# What is the use of 'event in vhdl?

In vhdl code for synchronous counter, I replaced following part

process(clock)
begin
if(clock'event and clock='1')then
count <= count + 1;
end if;
end process


with

process(clock)
begin
if(clock='1')then
count <= count + 1;
end if;
end process


result remains same. Then why 1st way of coding using clock'event is always recommended. ?

• Are you sure the result is the same? Are we speaking of simulated result or some logic gates implementation of that code? – Vladimir Cravero Jun 10 '15 at 9:10
• The combination of both is to specify rising edge. clock'event is any change on clock, and clock='1' is logic level. So any change that results in logic high = rising edge. – efox29 Jun 10 '15 at 9:13
• simulated result @VladimirCravero – tollin jose Jun 10 '15 at 9:14
• "clock'event is any change on clock" but same thing is taken care if we include clock variable in sensitivity list of process. Am I wrong? @efox29 – tollin jose Jun 10 '15 at 9:16
• I thought that you needed at least one 'event for any of the signals in the sensitivity list, either I am wrong or you are using a strange simulator... I'd say my memory is failing here. – Vladimir Cravero Jun 10 '15 at 9:24

The sensitivity list is mainly a concept used by simulator to schedule the execution of processes. A synthesis tool will usually discard the sensitivity list.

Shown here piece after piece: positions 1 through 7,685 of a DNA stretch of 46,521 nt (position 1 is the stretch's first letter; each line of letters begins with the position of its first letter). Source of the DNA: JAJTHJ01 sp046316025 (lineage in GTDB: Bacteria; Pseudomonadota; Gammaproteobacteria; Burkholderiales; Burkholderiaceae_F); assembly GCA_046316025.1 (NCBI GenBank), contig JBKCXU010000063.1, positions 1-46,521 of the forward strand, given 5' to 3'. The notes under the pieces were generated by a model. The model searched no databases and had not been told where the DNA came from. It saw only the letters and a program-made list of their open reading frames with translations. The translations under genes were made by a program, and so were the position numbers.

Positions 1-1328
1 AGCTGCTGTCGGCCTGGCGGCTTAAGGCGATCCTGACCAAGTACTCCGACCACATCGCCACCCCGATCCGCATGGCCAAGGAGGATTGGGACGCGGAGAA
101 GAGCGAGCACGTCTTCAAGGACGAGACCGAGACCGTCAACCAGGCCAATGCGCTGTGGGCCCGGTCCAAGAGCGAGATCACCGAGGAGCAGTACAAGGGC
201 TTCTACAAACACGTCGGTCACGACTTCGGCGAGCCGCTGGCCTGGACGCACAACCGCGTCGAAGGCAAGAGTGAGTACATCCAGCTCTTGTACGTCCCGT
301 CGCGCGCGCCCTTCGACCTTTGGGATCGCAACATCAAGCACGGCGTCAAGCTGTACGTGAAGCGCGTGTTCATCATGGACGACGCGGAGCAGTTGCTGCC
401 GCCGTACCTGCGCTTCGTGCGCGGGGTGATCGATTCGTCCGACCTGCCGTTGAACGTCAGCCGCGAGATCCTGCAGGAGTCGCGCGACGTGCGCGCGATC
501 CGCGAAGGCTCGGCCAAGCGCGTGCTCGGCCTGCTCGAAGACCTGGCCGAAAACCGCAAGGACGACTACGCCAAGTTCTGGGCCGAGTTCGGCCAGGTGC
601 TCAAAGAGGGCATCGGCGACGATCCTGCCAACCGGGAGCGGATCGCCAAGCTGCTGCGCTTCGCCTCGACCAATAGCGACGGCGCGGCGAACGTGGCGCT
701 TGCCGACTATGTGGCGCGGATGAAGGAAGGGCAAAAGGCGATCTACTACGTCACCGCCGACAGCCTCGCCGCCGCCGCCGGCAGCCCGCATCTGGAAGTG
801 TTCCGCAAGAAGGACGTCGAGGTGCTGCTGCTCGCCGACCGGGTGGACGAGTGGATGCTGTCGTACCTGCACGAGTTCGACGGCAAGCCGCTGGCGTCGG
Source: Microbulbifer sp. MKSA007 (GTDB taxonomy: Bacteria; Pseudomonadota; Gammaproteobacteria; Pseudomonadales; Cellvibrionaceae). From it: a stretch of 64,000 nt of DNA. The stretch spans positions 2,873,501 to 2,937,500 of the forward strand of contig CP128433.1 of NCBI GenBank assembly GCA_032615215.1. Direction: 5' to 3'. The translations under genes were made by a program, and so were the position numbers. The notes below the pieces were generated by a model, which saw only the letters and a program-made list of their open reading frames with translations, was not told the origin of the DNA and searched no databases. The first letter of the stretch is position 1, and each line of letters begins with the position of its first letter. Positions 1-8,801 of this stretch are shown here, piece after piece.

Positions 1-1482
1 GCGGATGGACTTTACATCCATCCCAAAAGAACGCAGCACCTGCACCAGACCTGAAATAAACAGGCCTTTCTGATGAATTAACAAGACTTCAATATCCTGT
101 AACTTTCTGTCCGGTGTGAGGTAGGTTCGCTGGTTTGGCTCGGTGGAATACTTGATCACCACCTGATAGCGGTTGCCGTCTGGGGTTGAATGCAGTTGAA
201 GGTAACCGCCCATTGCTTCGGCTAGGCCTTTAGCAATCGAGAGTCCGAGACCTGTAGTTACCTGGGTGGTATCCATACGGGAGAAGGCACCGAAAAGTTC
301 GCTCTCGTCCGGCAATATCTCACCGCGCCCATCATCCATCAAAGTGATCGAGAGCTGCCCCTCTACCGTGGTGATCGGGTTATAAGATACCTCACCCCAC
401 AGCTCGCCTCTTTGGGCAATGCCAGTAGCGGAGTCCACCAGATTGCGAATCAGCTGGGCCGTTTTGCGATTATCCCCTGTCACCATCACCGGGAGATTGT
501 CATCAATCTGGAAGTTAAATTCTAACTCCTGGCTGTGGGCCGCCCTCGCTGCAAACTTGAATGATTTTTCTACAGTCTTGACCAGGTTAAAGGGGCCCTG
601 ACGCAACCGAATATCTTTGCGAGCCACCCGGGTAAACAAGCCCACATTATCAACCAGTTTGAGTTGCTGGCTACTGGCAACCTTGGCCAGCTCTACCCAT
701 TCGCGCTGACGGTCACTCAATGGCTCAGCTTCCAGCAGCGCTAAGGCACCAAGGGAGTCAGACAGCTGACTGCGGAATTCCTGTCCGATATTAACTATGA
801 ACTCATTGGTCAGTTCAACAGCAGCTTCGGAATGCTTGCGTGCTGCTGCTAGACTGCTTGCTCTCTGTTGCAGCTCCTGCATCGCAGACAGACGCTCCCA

What are the results when running the above code snippets through a synthesis tool? The implementation without 'event will infer a latch, because that's what a synthesis tool "sees" when looking at the code.

Results of Xilinx XST for if clk'event and clk = '1' then:

Adders/Subtractors : 1
Registers          : 1
8-bit register     : 1


Results of Xilinx XST for if clk = '1' then:

Adders/Subtractors : 1
Latches            : 8
1-bit latch        : 8


The results above where obtained by synthesizing an 8 bit up counter.

EDIT (2015-06-11): In IEEE-1076.6-1999 "IEEE Standard for VHDL Register Transfer Level (RTL) Synthesis" the expressions which "shall represent a positive clock edge when used as a condition in an if statement" are explicitly defined as:

• RISING_EDGE( clk_signal_name )
• clk_signal_name'EVENT and clk_signal_name = '1'
• clk_signal_name = '1' and clk_signal_name'EVENT
• not clk_signal_name'STABLE and clk_signal_name = '1'
• clk_signal_name = '1' and not clk_signal_name'STABLE
• What do you mean that it infers a latch? I don't understand – JobHunter69 Nov 27 '17 at 0:08

Starting with the definition of VHDL from wikipedia

VHDL (VHSIC Hardware Description Language) is a hardware description language used in electronic design automation to describe digital and mixed-signal systems such as field-programmable gate arrays and integrated circuits. VHDL can also be used as a general purpose parallel programming language.

VHDL is used mainly to describe digital circuits for ASIC or FPGAs but it can be used for digital-analogic systems (mixed-signal) or even be used to describe parallel processes.

'event means a change in a digital signal, that is an edge. Combined with '1' you define a rising edge. This is almost the same as the rising_edge(clk) function. Here the slight difference between them (for advanced user).